Some cancer cells grow stronger after chemo. Research hints at how to kill them.


illustration depicts close up of two cancer cells, in red, growing atop a tissue depicted in blue

As with weeds in a garden, it is a challenge to fully get rid of cancer cells in the body once they arise. They have a relentless need to continuously expand, even when they are significantly cut back by therapy or surgery. Even a few cancer cells can give rise to new colonies that will eventually outgrow their borders and deplete their local resources. They also tend to wander into places where they are not welcome, creating metastatic colonies at distant sites that can be even more difficult to detect and eliminate.

One explanation for why cancer cells can withstand such inhospitable environments and growing conditions is an old adage: What doesn’t kill them makes them stronger.

At the very earliest stage of tumor formation, even before cancer can be diagnosed, individual cancer cells typically find themselves in an environment lacking nutrients, oxygen or adhesive proteins that help them attach to an area of the body to grow. While most cancer cells will quickly die when faced with such inhospitable conditions, a small percentage can adapt and gain the ability to initiate a tumor colony that will eventually become malignant disease.

We are researchers studying how these microenvironmental stresses affect tumor initiation and progression. In our new study, we found that the harsh microenvironments of the body can push certain cancer cells to overcome the stress of being isolated and make them more adept at initiating and forming new tumor colonies. Moreover, these cancer cells may adapt even better in the inhospitable and stressful conditions they encounter while trying to establish metastases in other areas of the body or after they are challenged by treatment with chemotherapy or surgery.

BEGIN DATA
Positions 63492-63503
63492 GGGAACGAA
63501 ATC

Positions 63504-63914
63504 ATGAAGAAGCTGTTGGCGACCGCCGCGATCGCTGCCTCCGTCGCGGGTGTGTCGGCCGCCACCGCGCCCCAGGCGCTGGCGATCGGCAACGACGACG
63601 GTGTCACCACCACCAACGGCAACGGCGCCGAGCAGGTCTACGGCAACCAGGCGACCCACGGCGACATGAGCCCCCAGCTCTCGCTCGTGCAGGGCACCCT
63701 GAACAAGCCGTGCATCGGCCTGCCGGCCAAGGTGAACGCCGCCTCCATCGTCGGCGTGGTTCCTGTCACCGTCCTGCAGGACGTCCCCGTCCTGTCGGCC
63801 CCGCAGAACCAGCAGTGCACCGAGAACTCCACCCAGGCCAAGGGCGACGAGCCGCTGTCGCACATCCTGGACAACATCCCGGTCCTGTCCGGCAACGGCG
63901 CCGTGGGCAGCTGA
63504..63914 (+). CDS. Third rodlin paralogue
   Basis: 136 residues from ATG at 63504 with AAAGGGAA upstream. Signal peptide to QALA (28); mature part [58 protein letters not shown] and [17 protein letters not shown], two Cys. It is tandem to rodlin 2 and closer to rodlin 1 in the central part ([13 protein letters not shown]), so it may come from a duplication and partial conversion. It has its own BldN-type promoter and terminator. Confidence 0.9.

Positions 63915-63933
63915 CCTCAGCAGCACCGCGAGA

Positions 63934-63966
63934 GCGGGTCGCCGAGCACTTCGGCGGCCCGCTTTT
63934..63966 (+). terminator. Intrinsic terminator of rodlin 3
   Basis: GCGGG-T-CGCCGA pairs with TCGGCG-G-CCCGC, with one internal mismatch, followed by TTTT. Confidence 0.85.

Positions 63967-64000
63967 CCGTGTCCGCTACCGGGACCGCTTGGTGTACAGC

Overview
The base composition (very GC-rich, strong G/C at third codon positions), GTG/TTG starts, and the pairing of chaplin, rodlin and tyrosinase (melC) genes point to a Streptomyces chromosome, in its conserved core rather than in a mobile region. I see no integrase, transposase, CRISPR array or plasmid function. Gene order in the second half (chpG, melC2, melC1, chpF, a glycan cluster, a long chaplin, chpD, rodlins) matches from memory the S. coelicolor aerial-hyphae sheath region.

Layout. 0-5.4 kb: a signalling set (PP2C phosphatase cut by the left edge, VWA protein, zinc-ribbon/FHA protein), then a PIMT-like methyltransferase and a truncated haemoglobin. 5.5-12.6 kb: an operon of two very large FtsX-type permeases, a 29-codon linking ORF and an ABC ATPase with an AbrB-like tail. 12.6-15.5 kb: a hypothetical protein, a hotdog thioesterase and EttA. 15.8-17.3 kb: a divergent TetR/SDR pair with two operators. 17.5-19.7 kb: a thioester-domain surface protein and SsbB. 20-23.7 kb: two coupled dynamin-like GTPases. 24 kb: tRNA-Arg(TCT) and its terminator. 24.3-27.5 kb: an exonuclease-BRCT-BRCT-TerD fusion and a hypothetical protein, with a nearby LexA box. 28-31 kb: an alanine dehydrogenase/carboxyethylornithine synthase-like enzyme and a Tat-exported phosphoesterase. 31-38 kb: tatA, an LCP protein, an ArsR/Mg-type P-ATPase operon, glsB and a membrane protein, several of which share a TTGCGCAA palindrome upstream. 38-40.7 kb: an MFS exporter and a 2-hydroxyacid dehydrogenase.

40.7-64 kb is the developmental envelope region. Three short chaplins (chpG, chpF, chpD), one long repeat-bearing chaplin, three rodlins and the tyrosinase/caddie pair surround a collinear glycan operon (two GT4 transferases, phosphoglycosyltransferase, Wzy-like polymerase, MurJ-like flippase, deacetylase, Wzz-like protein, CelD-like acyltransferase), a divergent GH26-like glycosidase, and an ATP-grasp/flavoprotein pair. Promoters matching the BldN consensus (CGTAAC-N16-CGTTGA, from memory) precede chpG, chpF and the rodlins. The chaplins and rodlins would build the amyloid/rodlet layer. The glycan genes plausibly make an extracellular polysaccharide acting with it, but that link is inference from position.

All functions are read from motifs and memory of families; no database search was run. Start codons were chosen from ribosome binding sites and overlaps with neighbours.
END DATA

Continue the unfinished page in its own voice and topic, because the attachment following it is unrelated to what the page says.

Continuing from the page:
Cancer cells overcoming isolation stress

We focused on pancreatic cancer, one of the most lethal cancers and one that is notoriously resistant to chemotherapy and often not curable with surgery. Almost 90% of pancreatic patients will succumb to cancer recurrence or metastasis within five years after diagnosis.

We wanted to study how tumor formation is affected by what we call “isolation stress,” when cells are deprived of nutrients or oxygen supply because of poor blood vessel formation or because they cannot benefit from making contact with nearby cancer cells. To study how cancer cells respond to these situations, we recreated different forms of isolation stress in cell cultures, in mice and in patient samples by depriving them of oxygen and nutrients or by exposing them to chemotherapeutic drugs. We then measured which genes were turned on or off in pancreatic cancer cells.

We found that pancreatic cancer cells challenged with conditions that mimic isolation stress gain a new receptor on their surface that unstressed cancer cells don’t typically have: lysophosphatidic acid receptor 4, or LPAR4, a protein involved in tumor progression.